et al. The role of the Barents Sea in the Arctic climate system. Rev. Geophys. 51, 415–449 (2013).

  5. 5.

    , , , & Marine taxa track local climate velocities. Science 341, 1239–1242 (2013).

  6. 6.

    , & Thermal tolerance and global redistribution of animals. Nature Clim. Change 2, 686–690 (2012).

  7. 7.

    et al. Global imprint of climate change on marine life. Nature Clim. Change 3, 919–925 (2013).

  8. 8.

    et al. Climate change and marine life. Biol. Lett. 8, 907–909 (2012).

  9. 9.

    , & Signature of ocean warming in global fisheries catch. Nature 497, 365–367 (2013).

  10. 10.

    et al. Continental shelf-wide response of a fish assemblage to rapid warming of the sea. Curr. Biol. 21, 1565–1570 (2011).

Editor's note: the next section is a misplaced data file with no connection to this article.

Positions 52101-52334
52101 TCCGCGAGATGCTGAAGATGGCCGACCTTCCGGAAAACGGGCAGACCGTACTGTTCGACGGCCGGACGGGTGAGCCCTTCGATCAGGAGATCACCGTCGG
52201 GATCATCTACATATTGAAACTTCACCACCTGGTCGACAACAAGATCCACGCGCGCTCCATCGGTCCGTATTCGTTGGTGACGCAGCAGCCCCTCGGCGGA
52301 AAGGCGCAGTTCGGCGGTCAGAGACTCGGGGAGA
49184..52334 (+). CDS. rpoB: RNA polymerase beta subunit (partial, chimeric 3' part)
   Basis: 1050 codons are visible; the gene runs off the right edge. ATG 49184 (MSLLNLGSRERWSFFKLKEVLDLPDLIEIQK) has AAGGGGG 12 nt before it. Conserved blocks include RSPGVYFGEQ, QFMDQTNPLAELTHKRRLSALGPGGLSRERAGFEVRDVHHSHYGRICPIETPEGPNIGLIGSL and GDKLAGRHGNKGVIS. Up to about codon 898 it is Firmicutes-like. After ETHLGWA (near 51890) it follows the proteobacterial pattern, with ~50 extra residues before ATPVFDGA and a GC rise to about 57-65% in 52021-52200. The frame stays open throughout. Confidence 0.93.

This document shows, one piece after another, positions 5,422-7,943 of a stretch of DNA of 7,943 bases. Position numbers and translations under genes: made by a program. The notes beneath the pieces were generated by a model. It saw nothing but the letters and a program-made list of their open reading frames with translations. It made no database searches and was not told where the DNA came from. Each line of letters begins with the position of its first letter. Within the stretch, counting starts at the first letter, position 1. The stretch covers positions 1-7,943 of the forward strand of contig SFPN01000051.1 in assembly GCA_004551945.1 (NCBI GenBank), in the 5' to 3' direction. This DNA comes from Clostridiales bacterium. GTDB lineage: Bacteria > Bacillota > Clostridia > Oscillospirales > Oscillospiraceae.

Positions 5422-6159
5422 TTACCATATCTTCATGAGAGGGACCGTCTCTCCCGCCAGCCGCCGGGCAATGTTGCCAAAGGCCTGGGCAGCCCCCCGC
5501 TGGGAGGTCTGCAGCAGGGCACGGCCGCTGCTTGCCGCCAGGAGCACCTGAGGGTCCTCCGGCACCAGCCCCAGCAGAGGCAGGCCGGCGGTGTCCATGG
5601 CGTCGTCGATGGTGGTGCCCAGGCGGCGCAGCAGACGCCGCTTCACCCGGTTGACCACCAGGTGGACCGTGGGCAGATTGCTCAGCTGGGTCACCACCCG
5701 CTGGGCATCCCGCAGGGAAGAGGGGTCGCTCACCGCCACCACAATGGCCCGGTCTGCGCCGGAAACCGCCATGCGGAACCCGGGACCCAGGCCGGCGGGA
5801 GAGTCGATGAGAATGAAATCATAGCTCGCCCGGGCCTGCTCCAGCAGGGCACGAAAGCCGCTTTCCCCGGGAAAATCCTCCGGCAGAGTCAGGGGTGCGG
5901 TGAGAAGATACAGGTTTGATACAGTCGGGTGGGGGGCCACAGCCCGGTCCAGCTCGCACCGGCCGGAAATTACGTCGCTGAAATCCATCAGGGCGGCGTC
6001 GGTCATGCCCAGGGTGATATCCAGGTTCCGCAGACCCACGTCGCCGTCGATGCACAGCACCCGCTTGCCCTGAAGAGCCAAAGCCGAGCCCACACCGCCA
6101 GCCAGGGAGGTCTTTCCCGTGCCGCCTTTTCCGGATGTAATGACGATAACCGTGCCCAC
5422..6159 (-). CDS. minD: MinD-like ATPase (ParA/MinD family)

11. 11.

    , , & Climate change and distribution shifts in marine fishes. Science 308, 1912–1915 (2005).

  12. 12.

    et al. Climate change and deepening of the North Sea fish assemblage: A biotic indicator of warming seas. J. Appl. Ecol. 45, 1029–1039 (2008).

  13. 13.

    , & Potential movement of fish and shellfish stocks from the sub-Arctic to the Arctic Ocean. Fish. Oceanogr. 22, 355–370 (2013).

  14. 14.

    Large decadal decline of the Arctic multiyear ice cover. J. Clim. 25, 1176–1193 (2012).

  15. 15.

    , , & Demersal fish assemblages and spatial diversity patterns in the Arctic–Atlantic transition zone in the Barents Sea. PLoS ONE 7, e34924 (2012).

  16. 16.

    et al. Enhanced modern heat transfer to the Arctic by warm Atlantic water. Science 331, 450–453 (2011).

  17. 17.

    et al. Food webs and carbon flux in the Barents Sea. Prog. Oceanogr. 71, 232–287 (2006).

  18. 18.

    et al. Synergies between climate and management for Atlantic cod fisheries at high latitudes. Proc. Natl Acad. Sci. USA 111, 3478–3483 (2014).

  19. 19.

    et al. Is the poleward expansion by Atlantic cod and haddock threatening native polar cod, Boreogadus saida? Polar Biol. 35, 401–412 (2012).

  20. 20.